Nice! I really need a good hoe and to learn to use it. Right now I just have a smaller raised bed, but it needs to be de-weeded like crazy…I let it grow up last year when the baby and ensuing craziness came along.

    But i have aims to till up a sizeable section of lawn this year and that hoe is gonna earn its paycheck!!!

    • Calamity Jane May 20, 2014, 9:44 am

      Hoes are great for weeding. Take the hoe out every couple of weeks, and disturb the top inch or two of soil in between your rows or blocks. You’ll be chopping up little baby weeds. It’s super easy and relatively quick.
      I’ve even taken out sod with a hoe, but that is not a beginner’s exercise. :-D

  • j.r. guerra in s. tx. May 20, 2014, 8:20 am

    Wheelbarrow, because moving heaving items from here to there is always a task on demand. No flat tire, steel yoke and take care of the bucket – invaluable. This is a multi-use item so buy it like you mean it. :^)

    Mattocks of various sizes. These have a blades on both sides, rotated 90 degrees. We have several sizes, light 20″ handled Swiss military to heavy trench digging (boy do I need my 20 year old arms back! :^)

    Hawkbilled bladed knife. I don’t recall the exact name, but has a hooked blade that allows the user to cut pulling the knife towards them. Many times has a shackle and is often used to cut carpet – darn, I forget the name.

    Grape hoe. Fantastic tool, learn its uses and you’ll wonder why you didn’t buy one before. Here is a link to various hoe designs.

    • Calamity Jane May 20, 2014, 9:23 am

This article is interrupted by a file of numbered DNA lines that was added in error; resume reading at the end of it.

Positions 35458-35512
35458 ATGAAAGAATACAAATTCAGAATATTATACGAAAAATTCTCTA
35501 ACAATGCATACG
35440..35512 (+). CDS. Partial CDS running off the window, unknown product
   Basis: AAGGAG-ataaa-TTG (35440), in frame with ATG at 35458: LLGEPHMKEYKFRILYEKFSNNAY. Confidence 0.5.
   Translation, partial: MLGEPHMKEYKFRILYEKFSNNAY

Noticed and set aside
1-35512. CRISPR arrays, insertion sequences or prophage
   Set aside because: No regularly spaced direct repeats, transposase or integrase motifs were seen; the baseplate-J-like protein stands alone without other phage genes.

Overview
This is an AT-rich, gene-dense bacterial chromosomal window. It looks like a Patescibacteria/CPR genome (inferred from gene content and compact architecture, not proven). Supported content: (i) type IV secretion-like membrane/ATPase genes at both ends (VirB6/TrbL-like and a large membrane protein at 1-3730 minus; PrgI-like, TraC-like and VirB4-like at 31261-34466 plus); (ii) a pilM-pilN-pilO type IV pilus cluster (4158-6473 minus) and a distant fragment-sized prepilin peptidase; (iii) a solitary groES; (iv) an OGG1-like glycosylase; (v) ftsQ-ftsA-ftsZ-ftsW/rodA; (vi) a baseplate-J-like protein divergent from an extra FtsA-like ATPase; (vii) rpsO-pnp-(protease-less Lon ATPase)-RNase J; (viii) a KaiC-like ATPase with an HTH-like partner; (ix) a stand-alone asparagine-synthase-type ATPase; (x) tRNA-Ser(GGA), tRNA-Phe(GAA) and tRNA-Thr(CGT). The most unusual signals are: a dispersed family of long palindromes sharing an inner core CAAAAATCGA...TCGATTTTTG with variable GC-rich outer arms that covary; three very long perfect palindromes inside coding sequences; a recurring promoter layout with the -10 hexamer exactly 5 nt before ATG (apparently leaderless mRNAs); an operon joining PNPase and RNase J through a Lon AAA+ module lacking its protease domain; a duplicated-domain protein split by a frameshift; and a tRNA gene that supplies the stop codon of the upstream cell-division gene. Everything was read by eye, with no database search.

Yes! A wheelbarrow. I make do right now, with smaller piles carried by hand, 5 gallon buckets and occasionally dragging piles in tarps. Or borrowing my neighbor’s. But yes, that one is high on my list.
      I’ve even been checking out some of the chinese wheelbarrow designs. Those are pretty cool looking, but I think beyond my construction know-how.

  • Glacialhills May 21, 2014, 2:18 pm

    A stirrup hoe or a winged weeder hoe. They use a different back and fourth motion than a digging hoe.With them, you cut the tiny weeds off right at the surface without disturbing all of the buried weed seeds so they wont germinate. After the initial first deep till, you don’t want to keep deep cultivating, turning up all of the dormant weed seeds. After the first few weeks of weed sprouting following a deep till they will taper off as long as you don’t hoe deep. Also a two wheeled cart works better than a mason barrow for the garden. But either is better than none. Also Lots or garden hose…look at garage sales for used heavy duty hose still in good shape…for practically free.cause carrying buckets to water a garden will just about kill you. even without power you can gravity feed water hoses and rain barrels.

  • Shootit May 22, 2014, 2:03 pm

    Black plastic – good for sterilizing areas of ground. Lots of 5 gallon buckets – millions of uses, this year we used them to protect our tomato plants from cold at night and wind a couple of days. Bricks – to hold down your plastic, buckets, edging, paths, etc. Pallets – We used them to build composting bins. Pitch Fork – turning your compost. Cattle panels – We make 3 sided tomato cages and also use them for climbing peas.